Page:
Putting to rest a host of worries that preceded a second national school walkout on April 20, most New York school districts found ways for their students to speak their minds without sparking the disciplinary nightmares or student safety risks that some had envisioned.

The length of the walkouts varied, and it's not clear how many followed the national organizer's vision for an event that would begin at 10 a.m. and last all day.


State tests remain controversial

On Board Online • May 7, 2018

By Cathy Woodruff
Senior Writer

It has been another spring of controversy for New York's math and English language arts testing program for students in grades 3-8.

Amid steps to trim testing time and other measures state education officials had hoped would ease concerns about the exams, technical glitches disrupted administration of computerized tests in some places. At the same time, state lawmakers began weighing proposals to permanently abandon the use of state test results in teacher and principal evaluations.


Hearing the community's voice

On Board Online • May 7, 2018

William Miller
NYSSBA President

Although finding money for new initiatives is always difficult, this budget season your school board may be proposing spending more money on school safety.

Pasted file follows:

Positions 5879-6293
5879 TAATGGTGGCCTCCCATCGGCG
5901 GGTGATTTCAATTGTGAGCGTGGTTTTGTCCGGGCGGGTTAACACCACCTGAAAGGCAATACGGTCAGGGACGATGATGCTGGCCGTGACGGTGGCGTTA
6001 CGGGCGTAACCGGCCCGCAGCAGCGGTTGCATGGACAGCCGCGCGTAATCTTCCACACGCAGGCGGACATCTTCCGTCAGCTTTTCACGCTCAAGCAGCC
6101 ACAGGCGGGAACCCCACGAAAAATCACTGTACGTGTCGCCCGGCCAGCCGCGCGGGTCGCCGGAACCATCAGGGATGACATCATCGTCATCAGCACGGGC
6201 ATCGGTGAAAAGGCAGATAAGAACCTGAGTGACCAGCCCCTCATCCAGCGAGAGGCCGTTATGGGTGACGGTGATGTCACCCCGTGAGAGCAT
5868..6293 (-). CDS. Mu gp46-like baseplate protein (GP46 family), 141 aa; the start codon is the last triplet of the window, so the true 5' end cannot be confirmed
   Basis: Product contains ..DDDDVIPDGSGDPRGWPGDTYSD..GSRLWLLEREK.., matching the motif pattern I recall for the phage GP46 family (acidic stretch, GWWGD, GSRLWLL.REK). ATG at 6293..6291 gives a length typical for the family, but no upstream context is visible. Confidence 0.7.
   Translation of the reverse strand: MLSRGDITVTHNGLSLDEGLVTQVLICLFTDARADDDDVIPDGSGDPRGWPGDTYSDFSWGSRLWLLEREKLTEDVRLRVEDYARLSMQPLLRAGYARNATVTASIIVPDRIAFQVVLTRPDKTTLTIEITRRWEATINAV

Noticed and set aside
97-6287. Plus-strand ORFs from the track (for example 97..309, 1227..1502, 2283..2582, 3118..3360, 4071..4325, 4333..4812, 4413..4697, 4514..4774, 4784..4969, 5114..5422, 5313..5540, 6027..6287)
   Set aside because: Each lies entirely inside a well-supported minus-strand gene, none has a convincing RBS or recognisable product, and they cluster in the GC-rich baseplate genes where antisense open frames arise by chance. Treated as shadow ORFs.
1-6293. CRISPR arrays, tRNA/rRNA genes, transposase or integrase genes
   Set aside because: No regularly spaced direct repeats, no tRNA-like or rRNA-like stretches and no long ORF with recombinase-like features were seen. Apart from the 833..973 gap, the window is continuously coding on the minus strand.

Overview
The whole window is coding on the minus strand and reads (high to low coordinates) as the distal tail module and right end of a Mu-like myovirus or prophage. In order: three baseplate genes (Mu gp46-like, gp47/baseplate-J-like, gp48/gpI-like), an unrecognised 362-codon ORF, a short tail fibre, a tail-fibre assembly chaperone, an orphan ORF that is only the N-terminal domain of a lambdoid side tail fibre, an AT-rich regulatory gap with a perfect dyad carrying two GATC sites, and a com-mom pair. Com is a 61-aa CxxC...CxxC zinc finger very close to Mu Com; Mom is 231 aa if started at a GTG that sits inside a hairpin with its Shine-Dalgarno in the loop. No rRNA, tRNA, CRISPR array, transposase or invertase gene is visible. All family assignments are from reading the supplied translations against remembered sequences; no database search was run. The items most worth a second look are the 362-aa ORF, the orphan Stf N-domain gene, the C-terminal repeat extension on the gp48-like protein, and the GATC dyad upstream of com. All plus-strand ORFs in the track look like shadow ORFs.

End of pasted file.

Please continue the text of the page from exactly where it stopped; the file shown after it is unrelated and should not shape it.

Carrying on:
In response to school shootings, most recently in Florida and Maryland, this year we are seeing many districts around the state enhancing security measures. In fact, school districts from Cornwall to Plattsburgh, from Cato-Meridian to Hadley-Luzerne are planning to upgrade security and safety. The addition of school resource officers, in particular, seems to be prevalent. Chenango Valley, for example, plans on putting police officers in all its schools.

What is right for your school district? School resource officers, video surveillance cameras, metal detectors, hall monitors, ID cards or changes to the physical school building (entrances, exits, windows, etc.)?


Senate power balance unchanged after special election